B. United States, 1923 – 1971
B. United States 1923
Diane Arbus is one of the most celebrated American photographers of the twentieth century, renowned for her black and white portraits of people on the fringes of society. Her work is often regarded as controversial because of the provocative nature of the subject matter; some believe it to be uncomfortable and disturbing, whilst others consider it to be endearing and compassionate. Arbus would often spend hours with her subjects, photographing them in the confines of their own space, which is what gives her portraits a striking honesty and intimacy. Arbus once said that, ‘I really believe there are things nobody would see if I didn’t photograph them.’ Her photographs of children and eccentrics, couples and circus performers, female impersonators and Fifth Avenue pedestrians are amongst the most intimate and surprising images of the 1960s.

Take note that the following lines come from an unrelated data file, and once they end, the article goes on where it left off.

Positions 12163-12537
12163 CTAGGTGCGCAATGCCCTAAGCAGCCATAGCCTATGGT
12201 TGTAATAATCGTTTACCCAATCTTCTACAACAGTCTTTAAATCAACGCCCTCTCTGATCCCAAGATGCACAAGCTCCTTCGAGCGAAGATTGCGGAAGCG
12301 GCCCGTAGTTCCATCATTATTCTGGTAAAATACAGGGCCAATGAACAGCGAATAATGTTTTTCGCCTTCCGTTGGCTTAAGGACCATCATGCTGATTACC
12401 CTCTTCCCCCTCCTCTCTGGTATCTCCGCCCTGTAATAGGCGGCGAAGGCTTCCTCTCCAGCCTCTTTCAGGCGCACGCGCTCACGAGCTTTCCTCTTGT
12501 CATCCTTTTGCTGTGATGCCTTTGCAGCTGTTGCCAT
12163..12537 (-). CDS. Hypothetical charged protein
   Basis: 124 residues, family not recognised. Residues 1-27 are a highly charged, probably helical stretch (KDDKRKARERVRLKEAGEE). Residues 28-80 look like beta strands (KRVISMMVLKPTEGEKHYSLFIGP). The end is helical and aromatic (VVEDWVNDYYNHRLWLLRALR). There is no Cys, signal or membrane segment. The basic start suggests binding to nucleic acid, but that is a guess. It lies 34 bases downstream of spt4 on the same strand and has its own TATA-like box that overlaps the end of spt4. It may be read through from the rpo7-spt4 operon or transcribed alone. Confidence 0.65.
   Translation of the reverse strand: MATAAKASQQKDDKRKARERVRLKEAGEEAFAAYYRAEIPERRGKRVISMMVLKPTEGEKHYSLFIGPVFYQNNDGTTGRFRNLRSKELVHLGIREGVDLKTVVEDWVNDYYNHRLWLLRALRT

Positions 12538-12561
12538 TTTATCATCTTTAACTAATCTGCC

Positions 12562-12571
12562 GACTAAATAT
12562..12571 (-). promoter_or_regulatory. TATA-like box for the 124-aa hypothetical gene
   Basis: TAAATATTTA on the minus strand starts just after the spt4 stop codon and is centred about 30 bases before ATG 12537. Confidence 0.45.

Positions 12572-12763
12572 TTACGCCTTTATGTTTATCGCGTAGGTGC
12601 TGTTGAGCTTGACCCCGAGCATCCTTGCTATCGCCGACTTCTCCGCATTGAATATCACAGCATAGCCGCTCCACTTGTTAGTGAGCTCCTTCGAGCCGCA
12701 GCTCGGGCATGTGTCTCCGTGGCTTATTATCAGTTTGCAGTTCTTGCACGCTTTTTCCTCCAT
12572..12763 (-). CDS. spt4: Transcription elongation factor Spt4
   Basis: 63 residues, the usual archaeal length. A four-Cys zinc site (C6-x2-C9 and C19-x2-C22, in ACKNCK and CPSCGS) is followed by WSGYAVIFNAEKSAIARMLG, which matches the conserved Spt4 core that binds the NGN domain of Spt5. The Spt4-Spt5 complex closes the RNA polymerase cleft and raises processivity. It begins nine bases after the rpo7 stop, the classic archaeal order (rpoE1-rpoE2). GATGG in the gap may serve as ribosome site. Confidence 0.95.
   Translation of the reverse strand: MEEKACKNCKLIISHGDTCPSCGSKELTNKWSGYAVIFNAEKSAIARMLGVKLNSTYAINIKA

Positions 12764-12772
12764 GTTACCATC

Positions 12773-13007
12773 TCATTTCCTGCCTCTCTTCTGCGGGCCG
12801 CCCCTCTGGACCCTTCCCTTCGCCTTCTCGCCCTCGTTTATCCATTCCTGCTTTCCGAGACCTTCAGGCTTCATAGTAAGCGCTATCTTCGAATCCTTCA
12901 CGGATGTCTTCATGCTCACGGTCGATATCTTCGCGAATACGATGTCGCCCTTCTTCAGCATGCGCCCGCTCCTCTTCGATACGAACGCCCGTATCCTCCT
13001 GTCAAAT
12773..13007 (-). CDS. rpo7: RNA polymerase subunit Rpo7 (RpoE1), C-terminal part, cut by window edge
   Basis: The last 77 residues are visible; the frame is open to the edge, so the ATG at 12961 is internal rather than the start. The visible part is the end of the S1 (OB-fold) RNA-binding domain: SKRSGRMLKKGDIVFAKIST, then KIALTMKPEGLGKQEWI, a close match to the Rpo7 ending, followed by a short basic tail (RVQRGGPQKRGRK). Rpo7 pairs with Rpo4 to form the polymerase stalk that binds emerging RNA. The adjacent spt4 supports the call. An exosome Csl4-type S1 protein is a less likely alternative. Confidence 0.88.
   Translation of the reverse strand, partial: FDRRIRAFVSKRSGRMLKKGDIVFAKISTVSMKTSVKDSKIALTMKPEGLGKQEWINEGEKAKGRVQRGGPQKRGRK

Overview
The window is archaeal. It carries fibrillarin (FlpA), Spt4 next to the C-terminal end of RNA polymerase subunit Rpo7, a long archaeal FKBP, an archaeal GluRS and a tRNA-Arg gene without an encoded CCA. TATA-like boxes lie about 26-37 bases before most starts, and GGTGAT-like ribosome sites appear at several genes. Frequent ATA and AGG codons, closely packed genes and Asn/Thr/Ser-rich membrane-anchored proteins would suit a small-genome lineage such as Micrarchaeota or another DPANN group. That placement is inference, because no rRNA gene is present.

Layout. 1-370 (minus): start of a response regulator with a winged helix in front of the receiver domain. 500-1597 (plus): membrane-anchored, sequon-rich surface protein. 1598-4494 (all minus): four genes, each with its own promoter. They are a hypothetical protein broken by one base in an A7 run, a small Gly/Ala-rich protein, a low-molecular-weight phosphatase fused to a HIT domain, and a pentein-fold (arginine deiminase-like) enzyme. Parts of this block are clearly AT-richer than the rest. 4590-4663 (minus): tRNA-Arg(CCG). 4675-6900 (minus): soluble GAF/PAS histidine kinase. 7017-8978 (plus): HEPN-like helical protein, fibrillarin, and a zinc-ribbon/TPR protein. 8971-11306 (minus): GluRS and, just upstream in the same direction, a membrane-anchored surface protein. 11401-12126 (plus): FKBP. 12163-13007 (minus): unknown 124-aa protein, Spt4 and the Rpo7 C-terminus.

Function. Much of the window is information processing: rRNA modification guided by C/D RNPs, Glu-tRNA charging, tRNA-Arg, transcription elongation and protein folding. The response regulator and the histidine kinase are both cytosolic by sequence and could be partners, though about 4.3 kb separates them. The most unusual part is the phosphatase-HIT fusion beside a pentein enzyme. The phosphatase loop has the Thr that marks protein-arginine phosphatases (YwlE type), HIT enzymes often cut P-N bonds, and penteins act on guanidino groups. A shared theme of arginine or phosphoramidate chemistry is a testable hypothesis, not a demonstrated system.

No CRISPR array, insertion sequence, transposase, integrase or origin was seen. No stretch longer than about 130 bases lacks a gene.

Her work features in numerous international collections around the world including the National Gallery of Art, Washington D.C, the Los Angeles County Museum of Art, and the National Galleries of Scotland in Edinburgh.
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